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Catholic school heroes have been here all along

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Catholic school educators have a long history of being brave, strong, and committed to doing what is right. I knew their response to the challenges of today would be no different.

Michael
Reardon

Growing up, Saturday mornings involved finishing my paper route as early as possible and parking myself in front of the television for a few hours of uninterrupted cartoons. These mornings were magical. There was no DVR to record what you missed and you had to time your bathroom and snack breaks so as to not miss any of the action.

It was then I was first introduced to superheroes. The heroes of the day were of the DC Comic variety -- Superman, Wonderman, Aquaman, Batman and Robin, and even the Wonder Twins. Although I have to admit, I never quite understood the Wonder Twins. In recent years, with the rise of the Avengers, Marvel became the dominant force in the world of superheroes. These new superheroes are a more realistic reflection of our world. They are a diverse group of folks, with different backgrounds and experiences who unite for a common good, even when they don't always personally get along.

Superheroes are idealized versions of who we want to be -- brave, strong, and committed to doing what is right in the face of adversity and even danger. These attributes are what make the characters heroes. Heroic acts happen each and every day and if there is one silver lining to this pandemic and current civil unrest in our country, it's that we are seeing heroes emerge -- heroes that have been here all along, but have gone unnoticed.

Heroism is the first responder who puts herself in harm's way to protect a stranger. It is the social worker who shows up at 3 a.m. to console the child whose parent was killed in a car accident. It is the priest who anoints the dying person, sharing a final bond with them as they pass from this life. In our Catholic schools, it is the teachers, principals, pastors and Catholic Schools Office who put children and families first.

A few months back, I wrote with confidence that this could be the finest hour for Catholic education. This confidence came from knowing the heroic acts that have been occurring for decades in Catholic schools. I have personally witnessed teachers quietly making sure a family has food and clothing, principals arranging for housing for homeless families and these schools always being there for their students and families in times of crisis and personal challenge. Catholic school educators have a long history of being brave, strong, and committed to doing what is right. I knew their response to the challenges of today would be no different.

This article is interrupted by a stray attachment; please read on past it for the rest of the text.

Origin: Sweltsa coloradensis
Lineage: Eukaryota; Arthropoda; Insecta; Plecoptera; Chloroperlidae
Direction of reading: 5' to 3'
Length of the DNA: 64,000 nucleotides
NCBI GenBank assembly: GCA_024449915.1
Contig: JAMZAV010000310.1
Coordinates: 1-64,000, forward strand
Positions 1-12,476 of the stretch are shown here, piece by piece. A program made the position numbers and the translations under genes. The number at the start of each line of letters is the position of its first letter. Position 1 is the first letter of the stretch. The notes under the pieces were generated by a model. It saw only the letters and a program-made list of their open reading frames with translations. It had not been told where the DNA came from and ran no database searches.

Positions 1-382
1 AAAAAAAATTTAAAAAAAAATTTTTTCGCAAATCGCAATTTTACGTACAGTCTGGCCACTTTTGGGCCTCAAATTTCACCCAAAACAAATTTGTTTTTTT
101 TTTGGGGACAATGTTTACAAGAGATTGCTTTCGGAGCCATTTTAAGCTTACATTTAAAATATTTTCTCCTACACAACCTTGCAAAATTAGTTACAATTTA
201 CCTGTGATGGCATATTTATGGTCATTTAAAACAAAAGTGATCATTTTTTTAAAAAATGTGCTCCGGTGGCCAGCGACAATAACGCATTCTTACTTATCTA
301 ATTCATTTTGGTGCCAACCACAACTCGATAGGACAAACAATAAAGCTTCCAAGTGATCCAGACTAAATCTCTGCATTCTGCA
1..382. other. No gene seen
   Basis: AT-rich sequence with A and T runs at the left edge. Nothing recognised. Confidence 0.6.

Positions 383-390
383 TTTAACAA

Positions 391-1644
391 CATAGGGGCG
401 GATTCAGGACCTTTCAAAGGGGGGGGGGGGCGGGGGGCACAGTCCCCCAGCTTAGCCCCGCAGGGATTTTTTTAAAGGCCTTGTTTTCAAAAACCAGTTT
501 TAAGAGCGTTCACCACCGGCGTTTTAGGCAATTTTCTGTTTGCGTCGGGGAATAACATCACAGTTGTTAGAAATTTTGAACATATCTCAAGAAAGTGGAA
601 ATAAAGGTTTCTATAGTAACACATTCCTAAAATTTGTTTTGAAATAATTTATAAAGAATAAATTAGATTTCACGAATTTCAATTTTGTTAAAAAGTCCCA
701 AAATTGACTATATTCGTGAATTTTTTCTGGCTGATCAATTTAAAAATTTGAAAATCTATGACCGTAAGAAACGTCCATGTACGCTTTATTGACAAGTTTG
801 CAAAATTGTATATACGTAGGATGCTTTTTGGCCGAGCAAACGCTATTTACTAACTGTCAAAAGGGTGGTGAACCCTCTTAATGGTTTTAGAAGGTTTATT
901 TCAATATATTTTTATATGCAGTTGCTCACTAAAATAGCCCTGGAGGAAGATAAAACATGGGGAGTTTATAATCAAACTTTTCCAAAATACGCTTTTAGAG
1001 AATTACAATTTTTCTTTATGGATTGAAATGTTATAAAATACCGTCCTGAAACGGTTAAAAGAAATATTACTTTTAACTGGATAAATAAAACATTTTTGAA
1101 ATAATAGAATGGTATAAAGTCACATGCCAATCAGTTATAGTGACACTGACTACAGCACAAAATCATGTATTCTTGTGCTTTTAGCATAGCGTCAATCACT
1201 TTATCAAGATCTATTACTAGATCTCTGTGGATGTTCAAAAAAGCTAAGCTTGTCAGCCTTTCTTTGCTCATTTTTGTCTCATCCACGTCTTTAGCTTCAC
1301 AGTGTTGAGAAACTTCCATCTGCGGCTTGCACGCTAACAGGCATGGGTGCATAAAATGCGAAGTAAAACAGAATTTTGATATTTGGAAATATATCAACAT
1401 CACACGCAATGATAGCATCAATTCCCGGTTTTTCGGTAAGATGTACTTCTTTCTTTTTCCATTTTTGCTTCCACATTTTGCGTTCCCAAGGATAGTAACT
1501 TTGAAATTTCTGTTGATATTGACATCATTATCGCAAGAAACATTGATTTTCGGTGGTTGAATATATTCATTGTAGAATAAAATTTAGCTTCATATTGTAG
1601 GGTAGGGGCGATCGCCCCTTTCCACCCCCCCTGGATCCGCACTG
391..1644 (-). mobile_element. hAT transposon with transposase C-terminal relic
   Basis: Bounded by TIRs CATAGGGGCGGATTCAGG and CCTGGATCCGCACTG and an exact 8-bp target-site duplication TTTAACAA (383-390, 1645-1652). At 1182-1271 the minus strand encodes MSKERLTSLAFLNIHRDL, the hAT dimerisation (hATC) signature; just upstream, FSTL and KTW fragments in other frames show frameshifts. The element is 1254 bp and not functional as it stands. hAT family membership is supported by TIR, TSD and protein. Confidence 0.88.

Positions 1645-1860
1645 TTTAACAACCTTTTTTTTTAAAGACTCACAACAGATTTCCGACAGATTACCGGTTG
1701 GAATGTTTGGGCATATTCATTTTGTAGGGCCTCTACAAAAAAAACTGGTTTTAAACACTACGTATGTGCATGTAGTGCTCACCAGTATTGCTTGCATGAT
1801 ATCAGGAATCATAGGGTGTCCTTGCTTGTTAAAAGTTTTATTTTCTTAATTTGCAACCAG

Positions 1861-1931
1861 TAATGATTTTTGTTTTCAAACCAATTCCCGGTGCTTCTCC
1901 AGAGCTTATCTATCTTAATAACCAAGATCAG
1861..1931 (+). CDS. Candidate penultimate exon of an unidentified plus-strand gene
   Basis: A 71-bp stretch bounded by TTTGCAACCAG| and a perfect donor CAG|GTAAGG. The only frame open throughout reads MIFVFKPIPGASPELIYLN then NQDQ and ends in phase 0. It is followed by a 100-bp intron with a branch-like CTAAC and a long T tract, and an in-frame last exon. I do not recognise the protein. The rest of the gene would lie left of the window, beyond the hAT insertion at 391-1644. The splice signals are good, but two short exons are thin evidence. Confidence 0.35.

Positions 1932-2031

As public school districts debated how to proceed, Catholic school leaders focused on keeping students and faculty safe while providing the best education possible. There was certainly discussion about how best to do this, but the needs of students and families was always the primary question to answer. Included in this question was the extremely important priority of health and safety. These questions were not considered separate, and this helped move Catholic schools into a position of leadership in school reopening here in Massachusetts and across the country.

In the last few weeks, much has been written about how Catholic schools have responded to this crisis; for anyone who knows Catholic education, this child-first response is no surprise. Catholic schools succeed because of dedicated teachers, administrators, and pastors who heroically put children first for their entire careers. We are just getting a very public glimpse into their work.

Not all of us can work directly with students and families like teachers do each day, but we can make an impact. The Catholic Schools Foundation responded to an unprecedented time of need for families by providing almost $1.5 million in COVID-19 response aid. These dollars allowed hundreds of students facing economic stress the opportunity to continue in their Catholic school in this fall. This provides stability and a quality education during these extremely uncertain times.

This is truly becoming the finest hour for Catholic education and we can all join in this heroic work through prayer, recommending families explore your local Catholic school and through financial support. There is a lot of good happening in Catholic education and there has been no more important time to get involved. The time is now and the need is great.

To learn more, check out our website at csfboston.org or feel free to reach out directly to me at mreardon@csfboston.org.

- Michael B. Reardon is executive director of the Catholic Schools Foundation, www.CSFBoston.org.



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